Officers of the 4th Vermont Regiment by George Houghton

“They’re not all spit and polish. A real favorite that I have shows veterans of the 4th Vermont regiment returning at the expiration of their three year term of enlistment in 1864 to Brattleboro. They look totally opposite from the way they would have looked in September of 1861. They’re wrapped in blankets, their clothes are ragged. But they’ve just been through three full years of war and they’re showing it.”

'Arresting images'

Harold Holzer, a leading authority on Abraham Lincoln and the Civil War era, wrote the forward to Wickman’s book. He writes that “George Houghton produced some of the most comprehensive and visually arresting images of the war."

"It remains something of a mystery,” says Holzer, “that Houghton has remained all but unknown for nearly a century and a half.”

While Vermont soldiers fought in some of the most horrific battles of the day, Holzer thinks Houghton might have been a victim of geography. He lived too far from the reigning media centers where photographs were exhibited and reviewed.

However, his captivating images have stood the test of time and now author and historian Wickman hopes his new book will help Houghton finally win the recognition he deserves.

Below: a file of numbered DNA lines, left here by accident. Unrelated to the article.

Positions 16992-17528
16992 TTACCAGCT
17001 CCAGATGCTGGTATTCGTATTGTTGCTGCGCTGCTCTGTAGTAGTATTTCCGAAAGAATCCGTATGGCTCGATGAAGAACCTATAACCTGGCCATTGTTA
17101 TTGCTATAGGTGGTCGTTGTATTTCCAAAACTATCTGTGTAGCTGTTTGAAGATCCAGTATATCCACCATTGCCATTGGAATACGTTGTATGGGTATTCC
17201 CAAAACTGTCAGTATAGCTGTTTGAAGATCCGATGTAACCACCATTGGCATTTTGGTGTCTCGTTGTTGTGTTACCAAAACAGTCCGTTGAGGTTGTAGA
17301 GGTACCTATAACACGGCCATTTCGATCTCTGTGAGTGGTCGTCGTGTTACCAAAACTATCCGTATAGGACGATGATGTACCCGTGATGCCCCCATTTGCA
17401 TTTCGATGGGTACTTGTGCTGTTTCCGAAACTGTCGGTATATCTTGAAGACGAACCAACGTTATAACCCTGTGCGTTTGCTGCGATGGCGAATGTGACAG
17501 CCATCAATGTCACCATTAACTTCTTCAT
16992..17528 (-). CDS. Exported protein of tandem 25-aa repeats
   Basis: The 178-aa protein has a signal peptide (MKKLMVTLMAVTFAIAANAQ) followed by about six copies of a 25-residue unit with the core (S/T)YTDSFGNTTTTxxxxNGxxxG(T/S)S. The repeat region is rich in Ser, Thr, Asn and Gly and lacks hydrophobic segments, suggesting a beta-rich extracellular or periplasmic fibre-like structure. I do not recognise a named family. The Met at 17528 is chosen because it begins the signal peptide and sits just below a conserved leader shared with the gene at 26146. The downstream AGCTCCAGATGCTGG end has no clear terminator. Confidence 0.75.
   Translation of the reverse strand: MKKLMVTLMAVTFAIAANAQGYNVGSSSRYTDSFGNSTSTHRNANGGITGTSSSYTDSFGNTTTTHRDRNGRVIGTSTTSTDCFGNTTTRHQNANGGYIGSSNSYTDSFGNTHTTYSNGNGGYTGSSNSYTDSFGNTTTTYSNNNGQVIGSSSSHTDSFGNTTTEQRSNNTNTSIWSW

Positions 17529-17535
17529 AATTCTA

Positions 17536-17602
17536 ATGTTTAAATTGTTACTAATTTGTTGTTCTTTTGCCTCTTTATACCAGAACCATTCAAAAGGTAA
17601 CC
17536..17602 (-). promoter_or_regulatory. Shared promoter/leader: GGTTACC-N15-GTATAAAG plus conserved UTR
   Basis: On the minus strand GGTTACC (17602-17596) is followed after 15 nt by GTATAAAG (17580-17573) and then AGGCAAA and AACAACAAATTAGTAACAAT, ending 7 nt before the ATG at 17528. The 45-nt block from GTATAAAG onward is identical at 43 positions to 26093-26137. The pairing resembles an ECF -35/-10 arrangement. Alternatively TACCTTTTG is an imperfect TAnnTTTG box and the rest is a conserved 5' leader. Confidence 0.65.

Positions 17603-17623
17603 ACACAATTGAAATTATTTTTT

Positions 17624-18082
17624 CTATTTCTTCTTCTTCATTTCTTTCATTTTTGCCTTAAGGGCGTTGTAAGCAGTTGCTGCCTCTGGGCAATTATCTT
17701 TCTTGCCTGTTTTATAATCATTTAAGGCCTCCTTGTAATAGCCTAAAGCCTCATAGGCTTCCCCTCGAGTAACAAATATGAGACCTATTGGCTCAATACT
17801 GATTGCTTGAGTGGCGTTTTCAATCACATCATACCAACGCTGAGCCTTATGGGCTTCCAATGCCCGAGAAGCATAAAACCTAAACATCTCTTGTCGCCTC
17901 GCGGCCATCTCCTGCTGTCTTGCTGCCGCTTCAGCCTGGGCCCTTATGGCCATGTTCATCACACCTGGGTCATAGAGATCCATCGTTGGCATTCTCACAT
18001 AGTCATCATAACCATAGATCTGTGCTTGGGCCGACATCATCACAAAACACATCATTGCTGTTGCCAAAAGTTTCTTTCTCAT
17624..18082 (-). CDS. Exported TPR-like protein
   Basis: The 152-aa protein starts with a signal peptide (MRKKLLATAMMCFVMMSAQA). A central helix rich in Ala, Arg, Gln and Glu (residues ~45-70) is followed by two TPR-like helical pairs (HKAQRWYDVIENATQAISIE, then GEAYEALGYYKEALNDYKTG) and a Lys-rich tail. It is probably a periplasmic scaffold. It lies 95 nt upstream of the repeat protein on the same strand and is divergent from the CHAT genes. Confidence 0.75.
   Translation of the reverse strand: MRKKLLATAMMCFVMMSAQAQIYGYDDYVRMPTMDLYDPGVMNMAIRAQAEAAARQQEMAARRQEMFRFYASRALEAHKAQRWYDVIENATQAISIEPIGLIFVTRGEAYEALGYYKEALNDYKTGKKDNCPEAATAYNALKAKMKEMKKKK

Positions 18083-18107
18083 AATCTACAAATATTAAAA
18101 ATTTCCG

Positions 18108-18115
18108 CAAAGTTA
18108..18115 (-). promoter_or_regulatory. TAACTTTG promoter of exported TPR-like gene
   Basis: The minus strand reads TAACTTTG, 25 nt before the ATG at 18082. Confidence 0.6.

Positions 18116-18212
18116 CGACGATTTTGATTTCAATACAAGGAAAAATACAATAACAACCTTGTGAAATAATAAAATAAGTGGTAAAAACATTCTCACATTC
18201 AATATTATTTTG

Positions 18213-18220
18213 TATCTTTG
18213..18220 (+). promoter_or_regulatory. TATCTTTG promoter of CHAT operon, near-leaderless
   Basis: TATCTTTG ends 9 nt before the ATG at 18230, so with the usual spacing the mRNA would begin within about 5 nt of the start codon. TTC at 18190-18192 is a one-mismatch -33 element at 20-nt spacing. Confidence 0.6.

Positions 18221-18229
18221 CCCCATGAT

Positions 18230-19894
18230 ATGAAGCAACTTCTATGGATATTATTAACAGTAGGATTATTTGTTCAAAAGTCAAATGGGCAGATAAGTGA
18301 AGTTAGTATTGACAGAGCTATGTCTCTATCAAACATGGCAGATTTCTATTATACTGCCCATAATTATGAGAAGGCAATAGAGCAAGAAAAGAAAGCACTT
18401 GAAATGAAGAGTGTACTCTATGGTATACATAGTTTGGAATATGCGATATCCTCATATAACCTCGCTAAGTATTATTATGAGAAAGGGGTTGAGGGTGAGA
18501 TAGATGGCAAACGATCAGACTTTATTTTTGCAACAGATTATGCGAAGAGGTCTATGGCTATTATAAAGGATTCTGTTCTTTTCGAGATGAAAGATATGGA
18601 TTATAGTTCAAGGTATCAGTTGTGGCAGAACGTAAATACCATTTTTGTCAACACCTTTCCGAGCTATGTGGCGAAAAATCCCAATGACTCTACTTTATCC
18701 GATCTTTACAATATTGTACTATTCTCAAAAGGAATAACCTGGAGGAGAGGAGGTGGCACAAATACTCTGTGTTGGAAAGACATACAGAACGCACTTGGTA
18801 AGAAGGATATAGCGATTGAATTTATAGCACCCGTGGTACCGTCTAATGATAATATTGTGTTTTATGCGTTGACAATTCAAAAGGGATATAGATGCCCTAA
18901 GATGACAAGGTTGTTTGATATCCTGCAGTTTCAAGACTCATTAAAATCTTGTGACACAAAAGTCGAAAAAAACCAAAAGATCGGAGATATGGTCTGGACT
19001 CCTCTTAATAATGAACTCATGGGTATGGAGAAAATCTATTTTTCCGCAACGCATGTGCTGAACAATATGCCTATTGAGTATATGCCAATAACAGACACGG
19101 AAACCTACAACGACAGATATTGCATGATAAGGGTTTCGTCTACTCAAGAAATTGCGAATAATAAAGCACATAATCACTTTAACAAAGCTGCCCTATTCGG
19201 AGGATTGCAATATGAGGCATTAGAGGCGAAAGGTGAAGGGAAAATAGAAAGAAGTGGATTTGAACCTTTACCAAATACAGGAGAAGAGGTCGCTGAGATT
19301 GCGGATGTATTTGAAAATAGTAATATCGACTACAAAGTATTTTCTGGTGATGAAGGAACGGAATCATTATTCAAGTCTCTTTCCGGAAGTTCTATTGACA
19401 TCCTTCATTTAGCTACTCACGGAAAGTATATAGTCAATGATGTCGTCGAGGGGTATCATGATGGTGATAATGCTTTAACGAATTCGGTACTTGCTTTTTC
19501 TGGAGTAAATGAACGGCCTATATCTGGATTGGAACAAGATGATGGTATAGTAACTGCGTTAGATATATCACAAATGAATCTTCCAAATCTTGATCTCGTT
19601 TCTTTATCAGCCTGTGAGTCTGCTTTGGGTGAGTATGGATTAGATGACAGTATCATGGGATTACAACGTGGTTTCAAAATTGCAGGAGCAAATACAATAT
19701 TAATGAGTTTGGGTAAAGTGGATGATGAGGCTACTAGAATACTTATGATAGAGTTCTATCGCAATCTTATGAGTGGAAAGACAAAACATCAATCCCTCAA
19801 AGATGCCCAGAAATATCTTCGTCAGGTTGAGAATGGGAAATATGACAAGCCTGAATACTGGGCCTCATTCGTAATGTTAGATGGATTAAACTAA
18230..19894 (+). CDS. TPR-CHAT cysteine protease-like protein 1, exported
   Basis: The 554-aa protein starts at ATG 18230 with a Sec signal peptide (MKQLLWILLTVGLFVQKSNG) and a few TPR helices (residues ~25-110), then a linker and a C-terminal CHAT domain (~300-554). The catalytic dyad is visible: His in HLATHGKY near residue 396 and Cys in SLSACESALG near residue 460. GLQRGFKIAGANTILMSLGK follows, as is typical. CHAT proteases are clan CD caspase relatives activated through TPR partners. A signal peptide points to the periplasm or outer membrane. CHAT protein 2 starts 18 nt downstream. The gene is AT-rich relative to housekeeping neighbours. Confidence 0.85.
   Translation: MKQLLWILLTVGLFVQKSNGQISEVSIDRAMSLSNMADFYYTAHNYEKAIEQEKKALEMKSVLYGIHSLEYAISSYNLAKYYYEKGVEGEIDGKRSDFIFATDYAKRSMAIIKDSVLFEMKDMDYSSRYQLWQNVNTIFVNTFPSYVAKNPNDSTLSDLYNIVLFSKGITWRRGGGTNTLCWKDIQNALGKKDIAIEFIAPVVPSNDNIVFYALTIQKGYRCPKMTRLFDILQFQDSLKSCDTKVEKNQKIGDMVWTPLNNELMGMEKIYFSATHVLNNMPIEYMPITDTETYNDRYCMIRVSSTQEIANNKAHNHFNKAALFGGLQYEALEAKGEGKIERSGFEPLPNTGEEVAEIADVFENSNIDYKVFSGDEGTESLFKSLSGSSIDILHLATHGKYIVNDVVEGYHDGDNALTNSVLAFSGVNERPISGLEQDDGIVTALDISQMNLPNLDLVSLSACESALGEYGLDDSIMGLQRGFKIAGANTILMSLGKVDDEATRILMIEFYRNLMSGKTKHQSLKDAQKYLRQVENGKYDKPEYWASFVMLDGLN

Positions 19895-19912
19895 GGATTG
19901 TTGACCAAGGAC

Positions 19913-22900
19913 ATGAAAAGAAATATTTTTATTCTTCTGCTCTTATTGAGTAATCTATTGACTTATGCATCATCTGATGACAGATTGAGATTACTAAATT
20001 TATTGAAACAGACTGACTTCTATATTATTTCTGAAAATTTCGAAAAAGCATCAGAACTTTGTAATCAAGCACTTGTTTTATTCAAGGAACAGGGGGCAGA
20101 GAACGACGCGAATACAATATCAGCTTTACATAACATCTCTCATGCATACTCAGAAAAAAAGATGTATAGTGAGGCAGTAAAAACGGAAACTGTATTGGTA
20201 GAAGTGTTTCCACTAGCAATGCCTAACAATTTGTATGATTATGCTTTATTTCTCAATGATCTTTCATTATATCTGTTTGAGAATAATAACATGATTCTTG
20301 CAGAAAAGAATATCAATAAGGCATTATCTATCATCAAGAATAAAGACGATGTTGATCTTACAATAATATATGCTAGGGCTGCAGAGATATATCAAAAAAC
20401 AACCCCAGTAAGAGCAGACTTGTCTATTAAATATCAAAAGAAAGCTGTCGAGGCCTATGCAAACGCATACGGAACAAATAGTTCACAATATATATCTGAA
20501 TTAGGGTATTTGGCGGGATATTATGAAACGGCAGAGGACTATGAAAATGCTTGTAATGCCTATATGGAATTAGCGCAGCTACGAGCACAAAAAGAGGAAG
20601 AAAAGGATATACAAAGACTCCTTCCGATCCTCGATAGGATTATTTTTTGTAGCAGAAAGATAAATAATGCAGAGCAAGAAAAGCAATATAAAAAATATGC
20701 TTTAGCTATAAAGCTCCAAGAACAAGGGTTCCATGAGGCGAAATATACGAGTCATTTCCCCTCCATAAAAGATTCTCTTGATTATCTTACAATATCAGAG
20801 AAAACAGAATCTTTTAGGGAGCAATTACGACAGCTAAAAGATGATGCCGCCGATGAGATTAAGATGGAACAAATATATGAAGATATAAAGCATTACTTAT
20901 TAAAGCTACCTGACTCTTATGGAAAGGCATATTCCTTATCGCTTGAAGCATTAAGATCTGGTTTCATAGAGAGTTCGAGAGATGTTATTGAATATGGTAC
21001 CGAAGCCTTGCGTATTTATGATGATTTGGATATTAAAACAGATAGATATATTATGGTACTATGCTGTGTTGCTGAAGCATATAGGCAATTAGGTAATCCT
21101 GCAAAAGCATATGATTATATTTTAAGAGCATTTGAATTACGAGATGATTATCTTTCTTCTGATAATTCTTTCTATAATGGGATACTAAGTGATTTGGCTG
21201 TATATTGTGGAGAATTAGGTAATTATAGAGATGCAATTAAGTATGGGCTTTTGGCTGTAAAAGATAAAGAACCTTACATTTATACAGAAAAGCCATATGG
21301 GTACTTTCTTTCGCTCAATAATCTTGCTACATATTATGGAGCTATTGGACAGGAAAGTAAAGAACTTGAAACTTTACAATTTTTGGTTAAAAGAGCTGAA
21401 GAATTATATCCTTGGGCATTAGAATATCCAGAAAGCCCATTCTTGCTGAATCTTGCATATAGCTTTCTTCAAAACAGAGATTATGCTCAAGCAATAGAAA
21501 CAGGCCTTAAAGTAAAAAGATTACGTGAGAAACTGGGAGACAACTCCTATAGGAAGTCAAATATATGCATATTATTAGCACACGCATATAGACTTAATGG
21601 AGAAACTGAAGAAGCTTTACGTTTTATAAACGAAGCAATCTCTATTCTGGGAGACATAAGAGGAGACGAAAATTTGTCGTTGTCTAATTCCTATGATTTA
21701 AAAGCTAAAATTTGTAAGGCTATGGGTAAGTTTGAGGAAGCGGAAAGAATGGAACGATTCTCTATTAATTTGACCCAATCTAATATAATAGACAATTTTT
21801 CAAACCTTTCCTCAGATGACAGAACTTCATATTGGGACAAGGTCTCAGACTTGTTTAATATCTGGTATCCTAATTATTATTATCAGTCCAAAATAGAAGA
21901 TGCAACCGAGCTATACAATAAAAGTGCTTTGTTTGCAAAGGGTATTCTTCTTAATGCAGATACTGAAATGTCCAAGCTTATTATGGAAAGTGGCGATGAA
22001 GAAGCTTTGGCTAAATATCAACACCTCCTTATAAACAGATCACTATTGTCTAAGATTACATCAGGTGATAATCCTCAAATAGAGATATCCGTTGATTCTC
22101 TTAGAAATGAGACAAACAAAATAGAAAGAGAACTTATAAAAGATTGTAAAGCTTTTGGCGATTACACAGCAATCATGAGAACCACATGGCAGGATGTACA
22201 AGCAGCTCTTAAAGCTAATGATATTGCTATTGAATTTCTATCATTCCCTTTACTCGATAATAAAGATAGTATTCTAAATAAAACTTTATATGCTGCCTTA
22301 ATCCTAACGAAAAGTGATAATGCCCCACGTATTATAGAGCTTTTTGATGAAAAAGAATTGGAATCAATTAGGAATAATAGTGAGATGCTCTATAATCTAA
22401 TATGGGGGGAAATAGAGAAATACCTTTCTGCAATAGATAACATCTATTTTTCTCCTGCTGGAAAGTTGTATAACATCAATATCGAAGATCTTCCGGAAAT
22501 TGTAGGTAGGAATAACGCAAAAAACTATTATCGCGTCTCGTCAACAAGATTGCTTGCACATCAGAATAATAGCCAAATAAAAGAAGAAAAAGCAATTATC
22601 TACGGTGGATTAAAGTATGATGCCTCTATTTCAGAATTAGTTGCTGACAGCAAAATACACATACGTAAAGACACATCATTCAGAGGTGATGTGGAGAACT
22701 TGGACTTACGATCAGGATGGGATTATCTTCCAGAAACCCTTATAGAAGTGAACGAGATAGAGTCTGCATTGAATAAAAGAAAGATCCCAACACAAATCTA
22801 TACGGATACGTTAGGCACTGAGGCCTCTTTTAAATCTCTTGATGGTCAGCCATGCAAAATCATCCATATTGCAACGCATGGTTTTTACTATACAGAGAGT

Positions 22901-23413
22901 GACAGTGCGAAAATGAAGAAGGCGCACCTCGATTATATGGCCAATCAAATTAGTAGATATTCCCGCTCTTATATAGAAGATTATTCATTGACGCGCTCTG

You May Like

Video For West Ukraine City, Conflict Far Away Yet Near

Physically and culturally close to Western Europe, Lviv feels solidarity with compatriots in country’s east but says they need to decide own future More

West African Women Disproportionately Affected by Ebola

Women's roles in families and the community put them at greater risk for contracting the disease, officials say More

Video NASA's MAVEN Spacecraft Arrives at Mars

Mars Atmosphere and Volatile Evolution craft will measure rates at which gases escape Martian atmosphere into space More

This forum has been closed.
Comments
     
There are no comments in this forum. Be first and add one

Featured Videos

Your JavaScript is turned off or you have an old version of Adobe's Flash Player. Get the latest Flash player.
NASA’s MAVEN Probe Enters Mars Orbiti
X
September 22, 2014 9:20 PM
NASA’s newest Mars probe, called MAVEN, has successfully entered its designated orbit around the Red Planet. Scientists will use its sophisticated instruments to try to learn what happened to the atmosphere Mars had a few billion years ago. VOA’s George Putic has more.
Video

Video NASA’s MAVEN Probe Enters Mars Orbit